10 answers to the questions confused buyers are asking now

Commission In Article 2

May is Commission and Compensation Month here at Inman. We’ll sort through the noise and misinformation and provide you with the most up-to-date facts and strategies about how to prosper in the wake of the commission settlements. And look for straight-to-your inbox updates with Inman’s new weekly digest, Commission Chronicles.

Looking to get ahead of the curve, a local agent decided to start using the state association’s buyer broker agreement before it became mandatory in August (depending upon court approval). After a successful preliminary meeting, the agent sent over the buyer broker agreement to be signed.

It did not take long for the buyer to respond; a few minutes later, he texted, “There is no way I’m going to sign this. I will not agree to pay any kind of a commission. I’m going to work with a rebate brokerage that doesn’t require me to sign or pay anything. In fact,” he emphasized, “They give ME money back.” And with that response, he was gone.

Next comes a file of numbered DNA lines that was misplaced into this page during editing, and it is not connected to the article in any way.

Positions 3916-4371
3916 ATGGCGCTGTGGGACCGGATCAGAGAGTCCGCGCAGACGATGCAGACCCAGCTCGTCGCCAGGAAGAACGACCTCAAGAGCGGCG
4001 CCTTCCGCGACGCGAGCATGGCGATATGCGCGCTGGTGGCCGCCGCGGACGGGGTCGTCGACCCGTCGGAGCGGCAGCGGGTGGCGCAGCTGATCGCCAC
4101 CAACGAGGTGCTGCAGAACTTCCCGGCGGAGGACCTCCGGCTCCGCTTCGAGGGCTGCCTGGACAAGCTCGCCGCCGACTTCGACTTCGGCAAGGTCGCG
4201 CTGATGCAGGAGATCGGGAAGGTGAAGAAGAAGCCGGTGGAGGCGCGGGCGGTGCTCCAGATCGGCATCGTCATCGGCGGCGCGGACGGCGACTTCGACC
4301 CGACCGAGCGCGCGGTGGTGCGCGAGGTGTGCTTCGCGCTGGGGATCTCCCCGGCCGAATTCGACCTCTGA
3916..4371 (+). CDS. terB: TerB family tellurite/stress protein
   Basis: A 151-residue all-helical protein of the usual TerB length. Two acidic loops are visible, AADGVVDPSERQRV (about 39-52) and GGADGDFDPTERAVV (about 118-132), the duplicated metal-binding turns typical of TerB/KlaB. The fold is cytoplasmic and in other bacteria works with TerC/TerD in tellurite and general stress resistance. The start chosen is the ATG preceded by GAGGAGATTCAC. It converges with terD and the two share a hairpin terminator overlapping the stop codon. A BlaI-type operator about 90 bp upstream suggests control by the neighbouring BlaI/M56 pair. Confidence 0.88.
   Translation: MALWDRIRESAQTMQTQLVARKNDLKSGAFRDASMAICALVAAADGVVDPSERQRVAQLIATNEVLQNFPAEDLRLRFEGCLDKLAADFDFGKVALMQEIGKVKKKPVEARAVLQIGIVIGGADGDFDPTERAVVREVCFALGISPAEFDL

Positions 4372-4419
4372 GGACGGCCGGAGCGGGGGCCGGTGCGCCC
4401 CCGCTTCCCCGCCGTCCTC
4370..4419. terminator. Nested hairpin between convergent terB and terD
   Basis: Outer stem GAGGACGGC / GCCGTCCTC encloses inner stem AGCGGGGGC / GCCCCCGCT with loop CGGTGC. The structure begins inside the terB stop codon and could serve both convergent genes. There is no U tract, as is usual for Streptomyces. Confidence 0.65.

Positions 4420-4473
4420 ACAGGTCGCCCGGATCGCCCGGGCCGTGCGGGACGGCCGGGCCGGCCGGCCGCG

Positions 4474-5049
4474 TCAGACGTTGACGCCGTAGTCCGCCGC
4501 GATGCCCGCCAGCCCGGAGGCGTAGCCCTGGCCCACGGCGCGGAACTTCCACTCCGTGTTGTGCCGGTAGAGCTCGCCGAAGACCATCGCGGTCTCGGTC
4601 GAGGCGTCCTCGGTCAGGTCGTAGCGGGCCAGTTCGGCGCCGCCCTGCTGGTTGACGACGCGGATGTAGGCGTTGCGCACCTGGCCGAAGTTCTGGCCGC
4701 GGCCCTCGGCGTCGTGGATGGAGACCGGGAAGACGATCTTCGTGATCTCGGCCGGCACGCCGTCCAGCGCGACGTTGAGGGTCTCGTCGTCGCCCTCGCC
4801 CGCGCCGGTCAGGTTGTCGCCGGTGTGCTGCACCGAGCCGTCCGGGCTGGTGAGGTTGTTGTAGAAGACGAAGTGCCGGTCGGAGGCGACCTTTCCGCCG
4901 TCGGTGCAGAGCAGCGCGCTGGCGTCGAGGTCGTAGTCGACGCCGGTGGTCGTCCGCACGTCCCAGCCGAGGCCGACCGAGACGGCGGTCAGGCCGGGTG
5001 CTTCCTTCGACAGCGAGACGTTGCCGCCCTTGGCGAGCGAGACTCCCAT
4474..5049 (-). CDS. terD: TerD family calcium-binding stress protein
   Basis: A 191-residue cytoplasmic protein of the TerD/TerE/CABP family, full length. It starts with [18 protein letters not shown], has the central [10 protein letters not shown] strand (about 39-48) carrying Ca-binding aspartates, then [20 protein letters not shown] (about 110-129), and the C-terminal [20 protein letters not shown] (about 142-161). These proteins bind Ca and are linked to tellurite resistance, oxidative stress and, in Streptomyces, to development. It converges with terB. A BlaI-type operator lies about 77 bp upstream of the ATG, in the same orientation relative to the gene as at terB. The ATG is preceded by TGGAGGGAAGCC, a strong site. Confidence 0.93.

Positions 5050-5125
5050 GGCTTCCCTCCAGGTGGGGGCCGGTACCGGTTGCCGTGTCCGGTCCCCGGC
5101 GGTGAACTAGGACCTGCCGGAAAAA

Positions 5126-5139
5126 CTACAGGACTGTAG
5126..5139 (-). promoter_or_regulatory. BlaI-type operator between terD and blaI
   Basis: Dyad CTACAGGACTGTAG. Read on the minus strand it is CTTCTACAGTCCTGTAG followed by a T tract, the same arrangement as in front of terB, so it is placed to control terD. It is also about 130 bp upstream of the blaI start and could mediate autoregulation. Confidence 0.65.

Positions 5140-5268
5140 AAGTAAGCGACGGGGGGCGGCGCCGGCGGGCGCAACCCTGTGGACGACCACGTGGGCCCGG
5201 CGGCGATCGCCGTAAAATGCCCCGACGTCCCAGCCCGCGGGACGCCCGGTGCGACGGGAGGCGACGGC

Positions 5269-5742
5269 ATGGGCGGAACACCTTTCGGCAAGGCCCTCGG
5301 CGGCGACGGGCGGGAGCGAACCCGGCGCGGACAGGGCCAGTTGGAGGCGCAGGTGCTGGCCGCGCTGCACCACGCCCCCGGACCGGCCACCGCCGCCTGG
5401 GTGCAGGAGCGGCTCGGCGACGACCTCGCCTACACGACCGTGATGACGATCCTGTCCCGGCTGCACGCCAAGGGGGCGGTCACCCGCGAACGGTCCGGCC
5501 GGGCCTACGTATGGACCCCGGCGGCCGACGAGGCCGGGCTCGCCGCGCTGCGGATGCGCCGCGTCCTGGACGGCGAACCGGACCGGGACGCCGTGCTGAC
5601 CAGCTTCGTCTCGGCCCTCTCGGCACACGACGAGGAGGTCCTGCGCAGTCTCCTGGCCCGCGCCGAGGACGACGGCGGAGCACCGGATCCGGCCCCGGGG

The agent, concerned about a repeat performance from future potential clients, began to investigate and discovered that the brokerage in question did indeed provide a rebate, but had some very specific rules tied to the program. In short, they would show one property with no commitment, but before showing a second home, required that an exclusive representation agreement be signed. 

He also discovered that they, like all other brokerages, were gearing up to use the state association’s buyer broker agreement. “We will not only be using the required agreement,” he was informed, “Along with our disclosures, the package we will require to be signed is 19 pages long.”